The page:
3 Comments

  1. zenith

    I wanted to comment on yesterday’s blog about the pharmacist, but for some reason I could not read the socnd part of his letter to you, nor the end of the blog entry. So, I will post today.
    Although you and I have disagreed in the past regarding methadone (I am a methadone patient and I think Sub is great–but also feel methadone is great and has worked wonderfully for me), this is not about that. You stated that you usually attend AA and were not aware of NA’s stance about medication assisted treatment. I wanted to let you know, if you were not aware, of their publications regarding this:
    http://www.na.org/bulletins/bull29.htm
    (the above pamphlet was written before the advent of Suboxone but is held by current NA standards to be pertinent to Suboxone patients as well as MMT patients)
    and more recently:
    http://www.na.org/servicemat/NA_Groups_and_Medication_Sep07.pdf
    and here is a link to a recent thread on an NA support forum regarding this topic:
    http://www.activeboard.com/forum.spark?forumID=52289&p=3&topicID=20251467
    Personally, I agree with the remarks you made on your blog entry. NA, of course, has the right to feel any way they choose to about sub or MMT–that is their business. However, I thought you might want to know what their official stance was on medication assisted treatment prior to suggeting people go to their meetings while on Sub. As far as I know, AA has no such policy, although there are some members in certain groups who disapprove personally.
    Thanks

  2. Stace

    hmm, for some reason I can’t get past this part of your blog
    “Fairly civilized.. but keep reading:”
    end of page… I want to keep reading, just can’t!!!
    I find it ironic – your post from the pharmicist. Only bc I just recently commented on how I feel others perceive me ie: the ppl at my pharmacy etc..
    I doubt it seriously they do think those things about me, however since our chat about that, more and more each day I wonder why I feel that way! Honestly I don’t give a mouse poop about anyone’s comments on suboxone they can eat that poop… and I think if they haven’t been in our shoes who the hell are they to judge? How do they know all this wordly knowledge – I mean whose to say if someone in NA/AA tried Suboxone, there lives would change for the bestest way possible and life would be worth living again.. and I feel really bad for your patient in NA that’s ashame that grown adults that are in the same sitituation can be that disrespectful and hurtful (by hurtful I’m not just meaning by being a big meany nope I mean they’re actually HURTING THAT PERSON BY TELLING HER THAT AND SHE GETS OFF THE SUB AND RELASPES!!! Such a scary thought. I sure hope she’s doing better now.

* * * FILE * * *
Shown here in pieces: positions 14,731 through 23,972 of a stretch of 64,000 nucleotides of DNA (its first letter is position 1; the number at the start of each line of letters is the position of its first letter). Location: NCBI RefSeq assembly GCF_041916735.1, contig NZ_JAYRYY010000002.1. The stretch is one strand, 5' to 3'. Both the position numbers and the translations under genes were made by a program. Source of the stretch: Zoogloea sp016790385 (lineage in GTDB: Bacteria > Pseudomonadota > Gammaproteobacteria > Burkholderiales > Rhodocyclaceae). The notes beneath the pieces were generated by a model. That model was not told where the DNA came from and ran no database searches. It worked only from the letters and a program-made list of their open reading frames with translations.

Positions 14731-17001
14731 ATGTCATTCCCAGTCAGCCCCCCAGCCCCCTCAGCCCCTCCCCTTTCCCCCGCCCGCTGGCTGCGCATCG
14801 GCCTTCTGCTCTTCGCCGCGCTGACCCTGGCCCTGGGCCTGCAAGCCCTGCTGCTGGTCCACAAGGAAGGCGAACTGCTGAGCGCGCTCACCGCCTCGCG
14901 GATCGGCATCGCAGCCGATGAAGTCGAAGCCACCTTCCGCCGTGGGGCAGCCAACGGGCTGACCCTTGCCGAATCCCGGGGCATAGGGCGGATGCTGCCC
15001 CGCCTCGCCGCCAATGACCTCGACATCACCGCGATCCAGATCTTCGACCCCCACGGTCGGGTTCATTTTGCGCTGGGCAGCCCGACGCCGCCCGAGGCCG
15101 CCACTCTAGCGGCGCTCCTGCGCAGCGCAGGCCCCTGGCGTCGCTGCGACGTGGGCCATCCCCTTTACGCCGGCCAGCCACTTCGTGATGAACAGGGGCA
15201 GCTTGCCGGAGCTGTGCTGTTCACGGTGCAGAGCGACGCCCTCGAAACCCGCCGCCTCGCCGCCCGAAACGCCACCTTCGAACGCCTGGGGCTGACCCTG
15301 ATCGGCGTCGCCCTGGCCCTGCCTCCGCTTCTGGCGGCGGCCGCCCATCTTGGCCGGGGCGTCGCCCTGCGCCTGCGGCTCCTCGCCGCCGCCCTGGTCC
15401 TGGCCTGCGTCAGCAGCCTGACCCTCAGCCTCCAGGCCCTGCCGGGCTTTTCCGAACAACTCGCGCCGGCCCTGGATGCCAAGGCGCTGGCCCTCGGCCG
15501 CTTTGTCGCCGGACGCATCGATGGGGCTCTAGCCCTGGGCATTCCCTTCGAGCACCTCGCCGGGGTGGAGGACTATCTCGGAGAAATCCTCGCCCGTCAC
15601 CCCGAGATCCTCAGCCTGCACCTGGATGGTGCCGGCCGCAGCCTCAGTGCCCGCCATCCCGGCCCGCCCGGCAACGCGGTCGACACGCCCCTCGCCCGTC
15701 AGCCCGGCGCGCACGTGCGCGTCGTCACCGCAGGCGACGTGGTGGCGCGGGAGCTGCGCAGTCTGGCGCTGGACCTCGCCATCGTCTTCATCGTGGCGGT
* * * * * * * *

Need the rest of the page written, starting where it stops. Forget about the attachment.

Ok again I’m everywhere I can’t remember what I wanted to post about orginally so I’ll end it here 🙂
    Have a great day
    Stace

  3. One thing I try my best to keep in my head at all times is that I represent a small portion of people who actually feel comfortable admitting that they are a medication assisted treatment (MAT) patient. How I talk and what I say can CHANGE the way people think about the treatment.
    For instance, at the hospital where I work I let people get to know me before I explain why I have a “Doctors” appointment once a month I have to leave work for….and when I do the response is always “YOU were a drug addict?”. …and I know when this happens I change not only the way people view MAT, but also the way they view addiction. I am not, and never was, a homeless “junky” who begged, borrowed and stole to feed my habit. (Well, I might have borrowed a whole lot! lol)
    You have to remember that every time you go to the pharmacy, Stace….it will make you feel better about the whole situation, I promise. Those people do not know you, or your story and they couldn’t possibly know you well enough to judge you.
    Doc, I love the comments at the end….there are so many folks I would love to say “why are you judging my recovery and since you are judging my recovery how can you possibly be happy in yours?”
    In what other illness would grading the recovery of someone elses sickness, make you less sick yourself? In what other illness would a complete absence of symptoms (the majority of time) in a patient be considered “less” of a remission/recovery then someone who constantly having to fight those symptoms (or “live with” them) like so many folks in traditional treatment have to?
    Kristan

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